The Ganga: Symbol of Purity or Pollution?


“Ganga tu le chaltimrut prêt, dene unhe moksha,

Parantu aaj teri dasha hi us mrut prêt bhanti bani hai,

Sab ko moksha dilanewali, aaj khud hi narak mai!”

You don’t need to be a poet to pen this line. You don’t even need to be an environmentalist to pen this line. I am neither, and still managed to pen this down. We read the pathetic and rued condition of the great Ganga, which is apparently sacred now, for many!!

Ganga has an emphatic presence in the Indian history. A dip in this river is sacred and it un-mounts all the bad and unwarranted deals you have committed in your life time. Every Hindu whose ashes are released in the Ganga; they are assured of moksha. Even though 80 percent of India’s population is Hindus, why is the state of the Ganga such? Why do such few people take part in save Ganga projects?

Let’s keep aside the religious beliefs for a moment and turn our attention to the fact that the excessive pollution in the river has had consequences. Not to mention that the government is keen to divert Ganga’s tributaries and build dams to quench their thirst of power supply. If the number of dams that were going to be built were within acceptable limits, no one would have any objections with government’s intentions; unfortunately the number is too far from acceptable units,It’s 300 dams!

The flora and fauna will die completely. The Ganga will be forced to choose her course through artificial reservoirs and a nexus of tunnels. The woes of the poor river continue as almost 300 crore litres of untreated waste is discharged in the Ganga. Most of this waste is leftover foods and plastics thrown by the same devotees who come to ‘purify’ themselves. Not to mention that a sizable proportion of the effluents in the Ganga are caused by this population through domestic usage like bathing, laundry and public defecation.

The Ganga tolerated this pollution for a long time and in the end, it was time for  pay back. She couldn’t hold the pain anymore and it was time for her to make others feel the same pain. How did the once-upon-a-time patient and tolerant Ganga turn ruthless? The answer lies in deep analysis.

The Ganga flows across 2,525 km (1,569 mi). It is the longest river in India and ranks among the world’s top 20 rivers because of the amount of water it carries. The Ganga basin is the most heavily populated river basin in the world, with over 400 million people directly coming in contact. So, when such a huge population depends on the river, it’s obvious that water borne diseases will follow. The use of the river for bathing, laundry, washing utensils, and brushing teeth only add to those diseases. Exposure factors such as washing clothes, bathing and lack of sewerage, toilets at residence, children defecating outdoors, poor sanitation, low income and low education levels also showed significant associations with enteric disease outcome. Water in the Ganga has been correlated to causing dysentery, cholera, hepatitis, as well as severe diarrhea, all diseases which continue to be one of the leading causes of death of children in India.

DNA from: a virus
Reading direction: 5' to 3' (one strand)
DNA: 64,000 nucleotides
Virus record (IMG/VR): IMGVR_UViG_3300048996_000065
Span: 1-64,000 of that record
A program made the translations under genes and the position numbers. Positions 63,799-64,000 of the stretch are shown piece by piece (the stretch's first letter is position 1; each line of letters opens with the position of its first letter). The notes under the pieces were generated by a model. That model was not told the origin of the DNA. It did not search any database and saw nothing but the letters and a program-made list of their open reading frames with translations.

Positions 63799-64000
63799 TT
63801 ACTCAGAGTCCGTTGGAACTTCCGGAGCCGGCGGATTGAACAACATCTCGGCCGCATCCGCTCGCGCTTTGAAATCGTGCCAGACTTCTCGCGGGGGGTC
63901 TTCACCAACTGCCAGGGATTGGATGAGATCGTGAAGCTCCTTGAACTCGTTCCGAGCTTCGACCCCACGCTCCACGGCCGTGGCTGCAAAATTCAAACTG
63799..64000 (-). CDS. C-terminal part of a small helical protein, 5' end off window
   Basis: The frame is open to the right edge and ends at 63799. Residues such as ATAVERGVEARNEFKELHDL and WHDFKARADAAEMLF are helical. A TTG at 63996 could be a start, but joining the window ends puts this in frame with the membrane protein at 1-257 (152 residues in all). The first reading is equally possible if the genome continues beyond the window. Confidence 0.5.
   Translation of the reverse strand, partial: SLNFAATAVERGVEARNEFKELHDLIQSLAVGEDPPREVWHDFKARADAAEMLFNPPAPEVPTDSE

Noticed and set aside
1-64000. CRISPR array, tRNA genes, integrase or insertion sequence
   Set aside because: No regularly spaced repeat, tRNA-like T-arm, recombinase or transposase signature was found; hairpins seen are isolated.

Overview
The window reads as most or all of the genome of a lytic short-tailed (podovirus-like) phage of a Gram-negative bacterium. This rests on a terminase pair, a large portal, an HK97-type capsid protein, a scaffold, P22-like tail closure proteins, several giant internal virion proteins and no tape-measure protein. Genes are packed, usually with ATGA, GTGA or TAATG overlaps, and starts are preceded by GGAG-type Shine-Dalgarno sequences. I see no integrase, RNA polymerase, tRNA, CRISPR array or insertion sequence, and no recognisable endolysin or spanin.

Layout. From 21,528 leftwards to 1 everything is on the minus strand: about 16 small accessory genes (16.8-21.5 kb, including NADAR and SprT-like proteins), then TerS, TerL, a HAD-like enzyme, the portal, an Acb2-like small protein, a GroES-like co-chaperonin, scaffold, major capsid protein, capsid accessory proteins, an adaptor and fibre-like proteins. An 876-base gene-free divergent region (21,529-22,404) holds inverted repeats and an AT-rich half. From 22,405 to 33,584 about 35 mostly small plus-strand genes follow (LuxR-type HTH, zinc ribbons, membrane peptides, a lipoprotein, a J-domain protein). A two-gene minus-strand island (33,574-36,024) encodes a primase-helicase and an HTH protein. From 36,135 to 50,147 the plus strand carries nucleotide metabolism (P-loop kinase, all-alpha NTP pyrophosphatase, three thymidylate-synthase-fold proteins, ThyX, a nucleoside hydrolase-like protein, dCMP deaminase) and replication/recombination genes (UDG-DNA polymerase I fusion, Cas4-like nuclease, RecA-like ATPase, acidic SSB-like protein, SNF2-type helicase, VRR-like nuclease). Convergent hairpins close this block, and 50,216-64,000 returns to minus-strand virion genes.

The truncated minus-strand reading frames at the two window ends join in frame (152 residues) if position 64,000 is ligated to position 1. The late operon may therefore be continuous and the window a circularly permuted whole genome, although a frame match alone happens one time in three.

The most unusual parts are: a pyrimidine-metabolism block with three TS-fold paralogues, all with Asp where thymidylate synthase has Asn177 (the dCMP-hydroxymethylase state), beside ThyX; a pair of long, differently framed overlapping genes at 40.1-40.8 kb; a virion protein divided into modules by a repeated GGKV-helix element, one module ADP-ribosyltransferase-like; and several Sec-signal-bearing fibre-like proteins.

Every time I try to refrain from blaming the government for this fiasco but the statistics don’t allow me to do so.

In 1985, the Rajiv Gandhi government initiated GAP, the Ganga Action Plan to reduce the pollution in the Ganga. From then, till 2000, it has managed to do nothing despite spending 901,71 crore rupees. Fortunate or unfortunate, the GAP was aborted in 2000.

Agreed that the onus of keeping the Ganga clean and free from pollution lies in the hands of the huge masses who revere her, but the policy makers that have the power to create and enact laws could have done lots more to mollify the loss incurred to the environment.

Another step to uphold the sanctity of the Ganga was the National River Ganga Basin Authority (NRGBA) which was established by the Central Government of India, on 20 February 2009 under Section 3(3) of the Environment Protection Act, 1986. It also declared the Ganga as the “National River” of India. The chair includes the Prime Minister of India and the Chief Ministers of states through which the Ganga flows.

The fertile basin of the Ganga is the biggest natural resource in India. Let’s preserve it. Let’s not pollute it. I haven’t seen the beauty of the Ganga because I live in Mumbai, but know the value and sacredness of this river when someone visits Haridwar or Kashi and gets a small cup of water for my family. I regret not having seen it. But before I am able to see the beauty, it shouldn’t vanish. It’s my sincere request to all those living in the shadow of the Ganga to help me witness its lost beauty, by restoring it.

Aniruddh Naik